libraries	 can  be  used	to  audit the operation of the dynamic
	      linker.  LD_AUDIT is ignored for set-user-ID/set-group-ID	 bina‐

	      The  dynamic linker will notify the audit libraries at so-called
	      auditing checkpoints—for example, loading a new library, resolv‐
	      ing  a symbol, or calling a symbol from another shared object—by
	      calling an appropriate function within the audit	library.   For
	      details,	see  rtld-audit(7).  The auditing interface is largely
	      compatible with that provided on Solaris, as  described  in  its
	      Linker and Libraries Guide, in the chapter Runtime Linker Audit‐
	      ing Interface.

	      (glibc since 2.1.95) Do not update the GOT (global offset table)
	      and PLT (procedure linkage table) after resolving a symbol.

	      (glibc since 2.1) Output verbose debugging information about the
	      dynamic linker.  If set to all prints all debugging  information
	      it  has,	if set to help prints a help message about which cate‐
	      gories can be specified in  this	environment  variable.	 Since
	      glibc  2.3.4,  LD_DEBUG  is ignored for set-user-ID/set-group-ID

	      (glibc since 2.1) File where LD_DEBUG output should be fed into,
	      default is standard output.  LD_DEBUG_OUTPUT is ignored for set-
	      user-ID/set-group-ID binaries.

	      (glibc  since  2.1.91)  Allow  weak  symbols  to	be  overridden
	      (reverting  to old glibc behavior).  For security reasons, since
	      glibc 2.3.4, LD_DYNAMIC_WEAK  is	ignored	 for  set-user-ID/set-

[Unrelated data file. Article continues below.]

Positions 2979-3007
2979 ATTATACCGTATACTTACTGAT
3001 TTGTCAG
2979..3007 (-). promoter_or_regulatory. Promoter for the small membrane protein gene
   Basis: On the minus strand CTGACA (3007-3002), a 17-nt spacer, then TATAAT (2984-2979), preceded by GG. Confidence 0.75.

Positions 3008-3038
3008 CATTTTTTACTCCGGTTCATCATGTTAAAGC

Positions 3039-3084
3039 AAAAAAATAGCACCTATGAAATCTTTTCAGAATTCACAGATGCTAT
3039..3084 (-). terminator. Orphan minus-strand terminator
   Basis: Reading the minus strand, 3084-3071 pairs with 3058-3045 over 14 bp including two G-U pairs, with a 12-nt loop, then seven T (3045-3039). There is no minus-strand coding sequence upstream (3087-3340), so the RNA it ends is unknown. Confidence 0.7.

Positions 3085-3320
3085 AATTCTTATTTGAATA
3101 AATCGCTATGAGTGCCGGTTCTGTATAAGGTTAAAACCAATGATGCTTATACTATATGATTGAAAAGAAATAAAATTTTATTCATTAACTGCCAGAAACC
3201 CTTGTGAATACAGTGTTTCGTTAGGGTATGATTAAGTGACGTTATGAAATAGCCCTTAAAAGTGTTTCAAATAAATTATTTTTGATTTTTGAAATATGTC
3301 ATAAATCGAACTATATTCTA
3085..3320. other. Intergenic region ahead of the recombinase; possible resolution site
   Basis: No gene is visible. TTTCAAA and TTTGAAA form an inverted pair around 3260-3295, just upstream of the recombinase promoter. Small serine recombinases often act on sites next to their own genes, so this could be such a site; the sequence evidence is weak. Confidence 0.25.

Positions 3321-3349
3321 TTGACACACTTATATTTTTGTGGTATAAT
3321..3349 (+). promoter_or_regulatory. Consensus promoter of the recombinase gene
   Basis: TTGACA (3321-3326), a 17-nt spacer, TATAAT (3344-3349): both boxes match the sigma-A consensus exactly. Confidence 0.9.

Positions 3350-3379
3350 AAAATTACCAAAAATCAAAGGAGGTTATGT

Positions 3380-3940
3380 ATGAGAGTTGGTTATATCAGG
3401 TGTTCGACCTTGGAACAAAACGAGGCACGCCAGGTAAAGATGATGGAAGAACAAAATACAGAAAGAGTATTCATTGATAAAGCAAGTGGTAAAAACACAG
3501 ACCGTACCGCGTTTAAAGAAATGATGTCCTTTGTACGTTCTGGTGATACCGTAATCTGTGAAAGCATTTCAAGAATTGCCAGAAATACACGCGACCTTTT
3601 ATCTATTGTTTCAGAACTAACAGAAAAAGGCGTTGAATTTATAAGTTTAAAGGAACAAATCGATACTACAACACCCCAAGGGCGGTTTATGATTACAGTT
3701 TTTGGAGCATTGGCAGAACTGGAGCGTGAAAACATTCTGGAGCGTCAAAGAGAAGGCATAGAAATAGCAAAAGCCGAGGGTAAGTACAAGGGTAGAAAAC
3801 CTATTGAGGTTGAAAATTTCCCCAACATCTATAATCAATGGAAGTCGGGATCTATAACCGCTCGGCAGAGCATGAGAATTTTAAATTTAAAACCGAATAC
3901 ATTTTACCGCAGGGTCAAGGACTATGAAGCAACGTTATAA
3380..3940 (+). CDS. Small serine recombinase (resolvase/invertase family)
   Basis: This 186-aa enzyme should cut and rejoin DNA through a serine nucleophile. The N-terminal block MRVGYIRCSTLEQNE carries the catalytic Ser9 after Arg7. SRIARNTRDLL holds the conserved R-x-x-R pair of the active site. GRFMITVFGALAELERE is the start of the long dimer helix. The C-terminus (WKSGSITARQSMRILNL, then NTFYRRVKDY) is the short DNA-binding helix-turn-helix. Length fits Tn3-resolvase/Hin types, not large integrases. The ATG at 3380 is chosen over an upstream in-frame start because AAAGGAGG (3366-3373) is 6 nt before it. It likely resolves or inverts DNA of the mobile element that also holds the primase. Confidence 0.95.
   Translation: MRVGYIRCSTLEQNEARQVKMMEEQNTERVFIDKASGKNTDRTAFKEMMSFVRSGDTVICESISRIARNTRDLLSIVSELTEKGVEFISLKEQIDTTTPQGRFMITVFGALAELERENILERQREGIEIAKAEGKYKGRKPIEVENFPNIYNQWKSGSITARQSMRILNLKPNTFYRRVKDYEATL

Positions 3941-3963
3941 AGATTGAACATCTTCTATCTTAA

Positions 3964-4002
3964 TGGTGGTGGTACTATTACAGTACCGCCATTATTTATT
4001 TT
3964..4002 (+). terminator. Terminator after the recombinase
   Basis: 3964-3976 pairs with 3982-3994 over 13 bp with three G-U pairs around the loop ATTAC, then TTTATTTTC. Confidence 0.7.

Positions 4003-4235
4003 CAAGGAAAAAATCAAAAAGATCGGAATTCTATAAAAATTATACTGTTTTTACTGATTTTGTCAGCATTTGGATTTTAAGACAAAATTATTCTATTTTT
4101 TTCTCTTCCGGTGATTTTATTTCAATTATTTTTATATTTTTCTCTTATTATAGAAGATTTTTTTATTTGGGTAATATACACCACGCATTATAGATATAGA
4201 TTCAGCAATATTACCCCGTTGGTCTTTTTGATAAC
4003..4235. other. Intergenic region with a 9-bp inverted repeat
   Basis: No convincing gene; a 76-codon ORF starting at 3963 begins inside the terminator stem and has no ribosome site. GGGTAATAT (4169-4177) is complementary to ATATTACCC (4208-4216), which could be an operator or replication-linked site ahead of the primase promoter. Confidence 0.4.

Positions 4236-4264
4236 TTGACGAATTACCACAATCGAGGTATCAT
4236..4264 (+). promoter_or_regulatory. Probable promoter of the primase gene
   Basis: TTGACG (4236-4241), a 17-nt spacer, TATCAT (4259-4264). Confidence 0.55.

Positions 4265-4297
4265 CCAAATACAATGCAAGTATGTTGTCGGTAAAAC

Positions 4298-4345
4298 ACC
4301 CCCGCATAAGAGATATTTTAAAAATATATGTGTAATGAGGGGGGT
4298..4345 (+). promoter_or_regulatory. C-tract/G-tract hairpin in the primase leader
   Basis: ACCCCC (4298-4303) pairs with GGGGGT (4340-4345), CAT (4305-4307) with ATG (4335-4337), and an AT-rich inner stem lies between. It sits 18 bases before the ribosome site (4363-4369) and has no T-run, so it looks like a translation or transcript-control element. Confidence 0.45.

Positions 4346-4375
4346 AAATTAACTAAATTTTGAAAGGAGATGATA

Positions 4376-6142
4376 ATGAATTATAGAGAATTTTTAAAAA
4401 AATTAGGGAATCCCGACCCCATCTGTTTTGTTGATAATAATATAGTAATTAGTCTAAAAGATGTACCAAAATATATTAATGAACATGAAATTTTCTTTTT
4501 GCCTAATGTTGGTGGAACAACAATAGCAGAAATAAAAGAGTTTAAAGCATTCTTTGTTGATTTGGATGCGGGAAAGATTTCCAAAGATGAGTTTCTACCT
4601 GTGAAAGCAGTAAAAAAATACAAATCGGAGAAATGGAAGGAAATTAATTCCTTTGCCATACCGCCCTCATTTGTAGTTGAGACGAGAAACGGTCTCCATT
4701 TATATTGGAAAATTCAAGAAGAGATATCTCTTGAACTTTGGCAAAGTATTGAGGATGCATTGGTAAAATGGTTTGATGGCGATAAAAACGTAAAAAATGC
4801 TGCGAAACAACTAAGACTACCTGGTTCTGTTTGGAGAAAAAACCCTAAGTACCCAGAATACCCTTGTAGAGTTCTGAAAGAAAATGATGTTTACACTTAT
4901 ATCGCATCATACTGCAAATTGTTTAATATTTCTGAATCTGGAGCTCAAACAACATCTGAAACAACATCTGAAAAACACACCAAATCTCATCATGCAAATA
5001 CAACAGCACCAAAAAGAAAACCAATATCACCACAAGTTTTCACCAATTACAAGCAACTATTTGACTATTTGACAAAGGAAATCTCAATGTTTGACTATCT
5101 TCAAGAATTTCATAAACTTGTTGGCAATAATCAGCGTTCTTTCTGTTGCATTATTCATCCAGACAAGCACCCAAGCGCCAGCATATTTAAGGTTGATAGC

group-ID binaries.

	      (glibc since 2.1) Mask for hardware capabilities.

	      (a.out  only)(libc5)  Don't ignore the directory in the names of
	      a.out libraries to be loaded.  Use of this  option  is  strongly

	      (a.out only)(libc5) Suppress warnings about a.out libraries with
	      incompatible minor version numbers.

	      (glibc since 2.1) Path where the binary is found	(for  non-set-
	      user-ID  programs).   For	 security  reasons,  since  glibc 2.4,
	      LD_ORIGIN_PATH is ignored for set-user-ID/set-group-ID binaries.

	      (glibc since 2.4) Set to 0 to  disable  pointer  guarding.   Any
	      other value enables pointer guarding, which is also the default.
	      Pointer guarding is a security mechanism whereby	some  pointers
	      to  code	stored	in  writable  program memory (return addresses
	      saved by setjmp(3) or function pointers used  by	various	 glibc
	      internals)  are  mangled semi-randomly to make it more difficult
	      for an attacker to hijack the pointers for use in the event of a
	      buffer overrun or stack-smashing attack.